“I think our focus was lost for a while when Shamrock Rovers showed up, thankfully that’s all behind us,” said Curran referencing the long-running row over the use of Tallaght Stadium, a new publicly-funded ground eventually designed to accommodate soccer and the homeless Rovers club but not Gaelic Games.

Backed by the GAA, Thomas Davis fought a row that went to the very heart of national politics before being defeated in the High Court in early 2008.

According to the club, their reasons for taking the legal route were to ensure “transparency, fairness and parity of treatment with regard to the investment of taxpayers money in sports facilities in Tallaght”.

With the GAA’s support they were, in essence, railing against Rovers, a professional outfit, being given a stadium while, according to Thomas Davis spokesman David Kennedy at the time, ‘For every pound from the public purse we’ve got for our facilities over the years, we’ve had to raise seven or eight ourselves’.

A media report suggested that Thomas Davis was left with a six-figure legal bill afterward and three years on, with the country gripped in recession, news of the ‘current parlous state of the club’s finances’, contained in a 2011 letter to club members, made national headlines.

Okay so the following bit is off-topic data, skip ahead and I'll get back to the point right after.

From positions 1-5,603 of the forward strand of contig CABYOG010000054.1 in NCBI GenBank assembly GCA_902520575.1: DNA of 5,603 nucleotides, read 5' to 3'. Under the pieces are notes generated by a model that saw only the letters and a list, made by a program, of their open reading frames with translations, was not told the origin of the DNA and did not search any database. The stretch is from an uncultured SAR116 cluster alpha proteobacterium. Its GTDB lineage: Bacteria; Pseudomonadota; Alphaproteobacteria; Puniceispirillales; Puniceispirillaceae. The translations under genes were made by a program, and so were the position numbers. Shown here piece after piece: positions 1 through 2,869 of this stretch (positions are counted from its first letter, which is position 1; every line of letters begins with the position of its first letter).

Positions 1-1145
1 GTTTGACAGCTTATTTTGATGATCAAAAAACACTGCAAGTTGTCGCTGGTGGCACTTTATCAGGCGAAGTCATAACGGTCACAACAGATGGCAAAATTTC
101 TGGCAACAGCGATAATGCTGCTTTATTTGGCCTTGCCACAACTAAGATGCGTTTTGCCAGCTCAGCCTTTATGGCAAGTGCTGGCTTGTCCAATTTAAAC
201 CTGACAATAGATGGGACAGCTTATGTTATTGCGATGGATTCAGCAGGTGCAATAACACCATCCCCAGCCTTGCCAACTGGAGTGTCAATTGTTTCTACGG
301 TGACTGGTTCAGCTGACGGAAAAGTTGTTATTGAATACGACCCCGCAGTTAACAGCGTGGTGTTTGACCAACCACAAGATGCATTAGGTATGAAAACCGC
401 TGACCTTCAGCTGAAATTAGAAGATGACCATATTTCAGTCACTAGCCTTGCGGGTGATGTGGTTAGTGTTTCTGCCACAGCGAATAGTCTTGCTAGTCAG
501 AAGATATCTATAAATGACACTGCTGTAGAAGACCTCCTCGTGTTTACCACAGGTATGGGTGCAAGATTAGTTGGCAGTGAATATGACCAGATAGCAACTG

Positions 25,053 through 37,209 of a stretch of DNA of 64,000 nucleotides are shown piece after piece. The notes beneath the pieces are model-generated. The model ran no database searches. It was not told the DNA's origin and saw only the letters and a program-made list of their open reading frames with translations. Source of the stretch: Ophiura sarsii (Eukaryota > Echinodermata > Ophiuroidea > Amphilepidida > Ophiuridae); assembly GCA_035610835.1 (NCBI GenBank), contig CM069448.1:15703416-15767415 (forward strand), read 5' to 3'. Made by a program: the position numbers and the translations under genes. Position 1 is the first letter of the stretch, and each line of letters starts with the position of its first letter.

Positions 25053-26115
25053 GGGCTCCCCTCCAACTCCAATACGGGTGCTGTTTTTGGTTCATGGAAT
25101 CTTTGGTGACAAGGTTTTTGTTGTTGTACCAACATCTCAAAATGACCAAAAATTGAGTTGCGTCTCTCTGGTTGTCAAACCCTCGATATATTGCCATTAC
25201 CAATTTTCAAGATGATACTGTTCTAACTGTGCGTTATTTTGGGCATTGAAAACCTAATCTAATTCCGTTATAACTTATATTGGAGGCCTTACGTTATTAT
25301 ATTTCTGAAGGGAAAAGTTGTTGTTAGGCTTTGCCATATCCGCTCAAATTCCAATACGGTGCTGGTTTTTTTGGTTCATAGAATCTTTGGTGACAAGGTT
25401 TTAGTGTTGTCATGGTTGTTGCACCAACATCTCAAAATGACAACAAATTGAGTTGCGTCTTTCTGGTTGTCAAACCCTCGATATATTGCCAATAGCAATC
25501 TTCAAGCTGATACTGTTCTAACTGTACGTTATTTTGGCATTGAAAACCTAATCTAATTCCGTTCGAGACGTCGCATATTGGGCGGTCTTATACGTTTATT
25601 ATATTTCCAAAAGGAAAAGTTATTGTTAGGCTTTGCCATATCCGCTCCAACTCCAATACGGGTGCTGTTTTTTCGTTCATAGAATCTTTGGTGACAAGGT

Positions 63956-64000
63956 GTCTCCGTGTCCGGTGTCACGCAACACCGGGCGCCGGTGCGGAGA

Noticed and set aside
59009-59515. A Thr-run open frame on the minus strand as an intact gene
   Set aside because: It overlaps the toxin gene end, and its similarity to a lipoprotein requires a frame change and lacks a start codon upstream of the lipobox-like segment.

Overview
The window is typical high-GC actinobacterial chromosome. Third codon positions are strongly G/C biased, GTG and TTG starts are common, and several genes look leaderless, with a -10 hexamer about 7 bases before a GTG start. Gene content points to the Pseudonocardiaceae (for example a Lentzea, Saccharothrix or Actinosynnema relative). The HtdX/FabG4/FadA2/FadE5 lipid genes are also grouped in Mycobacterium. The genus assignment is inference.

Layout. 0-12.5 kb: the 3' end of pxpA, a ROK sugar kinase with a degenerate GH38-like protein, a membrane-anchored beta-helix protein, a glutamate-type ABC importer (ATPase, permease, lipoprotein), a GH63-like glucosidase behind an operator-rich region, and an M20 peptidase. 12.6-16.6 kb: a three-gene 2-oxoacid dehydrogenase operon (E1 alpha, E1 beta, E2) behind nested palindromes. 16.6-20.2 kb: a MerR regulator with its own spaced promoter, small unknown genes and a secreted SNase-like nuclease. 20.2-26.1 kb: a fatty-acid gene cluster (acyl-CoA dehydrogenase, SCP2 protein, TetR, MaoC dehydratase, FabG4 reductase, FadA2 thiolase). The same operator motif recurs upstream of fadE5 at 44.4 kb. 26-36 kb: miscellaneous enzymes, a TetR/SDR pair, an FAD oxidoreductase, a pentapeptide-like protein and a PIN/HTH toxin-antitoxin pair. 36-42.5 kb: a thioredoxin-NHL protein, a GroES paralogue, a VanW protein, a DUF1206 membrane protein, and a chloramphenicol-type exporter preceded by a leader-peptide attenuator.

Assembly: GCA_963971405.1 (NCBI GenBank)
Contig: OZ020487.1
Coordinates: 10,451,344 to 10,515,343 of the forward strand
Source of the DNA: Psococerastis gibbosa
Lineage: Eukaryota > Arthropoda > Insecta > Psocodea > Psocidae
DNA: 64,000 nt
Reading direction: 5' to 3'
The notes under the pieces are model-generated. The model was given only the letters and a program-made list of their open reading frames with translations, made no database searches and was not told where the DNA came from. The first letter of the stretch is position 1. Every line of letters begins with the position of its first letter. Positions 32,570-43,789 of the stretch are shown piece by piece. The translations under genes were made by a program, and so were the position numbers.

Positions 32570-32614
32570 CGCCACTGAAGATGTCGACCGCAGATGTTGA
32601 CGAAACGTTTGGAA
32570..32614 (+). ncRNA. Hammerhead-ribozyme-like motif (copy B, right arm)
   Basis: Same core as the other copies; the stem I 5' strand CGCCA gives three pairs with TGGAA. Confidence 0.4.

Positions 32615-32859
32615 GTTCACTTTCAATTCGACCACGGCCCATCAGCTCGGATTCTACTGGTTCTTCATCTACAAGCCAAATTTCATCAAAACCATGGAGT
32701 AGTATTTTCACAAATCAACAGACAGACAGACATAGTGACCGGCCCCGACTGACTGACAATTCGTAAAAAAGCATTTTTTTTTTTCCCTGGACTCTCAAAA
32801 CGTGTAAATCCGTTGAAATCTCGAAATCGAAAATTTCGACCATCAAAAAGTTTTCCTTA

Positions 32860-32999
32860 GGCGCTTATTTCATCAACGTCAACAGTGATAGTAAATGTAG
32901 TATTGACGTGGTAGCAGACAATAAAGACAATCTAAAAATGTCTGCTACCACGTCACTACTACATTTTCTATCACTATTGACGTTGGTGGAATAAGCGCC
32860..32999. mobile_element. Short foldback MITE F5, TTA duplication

“I think it’s fair to say it was a difficult few years,” said Curran. “The big thing when you have other stuff going on that’s dominating attention in a club is that the important stuff, the actually playing and coaching, maybe doesn’t get as much energy and time as it should.

"They would have got into trouble financially then but a lot of it was good debt, if there’s such a thing, because we improved the facilities with the all-weather pitch and doing up the clubhouse as well. Thankfully a land deal a couple of years ago out wiped out the club’s debt and its financially sound again.”

Early last year, South Dublin County Council granted planning permission for the construction of 70 dwelling units on a plot of land purchased from Thomas Davis for a reported fee of around €4m.

GREAT MEMORY

Paul Kelly was in charge of the Thomas Davis minor footballers when Paul Curran played for them in the late 1980s. Kelly actually wasn’t a whole pile older than Curran, with only three or four years in the difference, though the players thought nothing of it.

“He brought us to a minor A final against St Vincent’s in ‘87, we lost by a couple of points and I’d say he could have only been 20 or 21-years of age,” said Curran, an All-Ireland winner with Dublin in 1995. “The great memory I have of him is flying around Tallaght on his bike, knocking on doors, getting lads out for training and making sure they were available for games. There were no mobile phones at the time.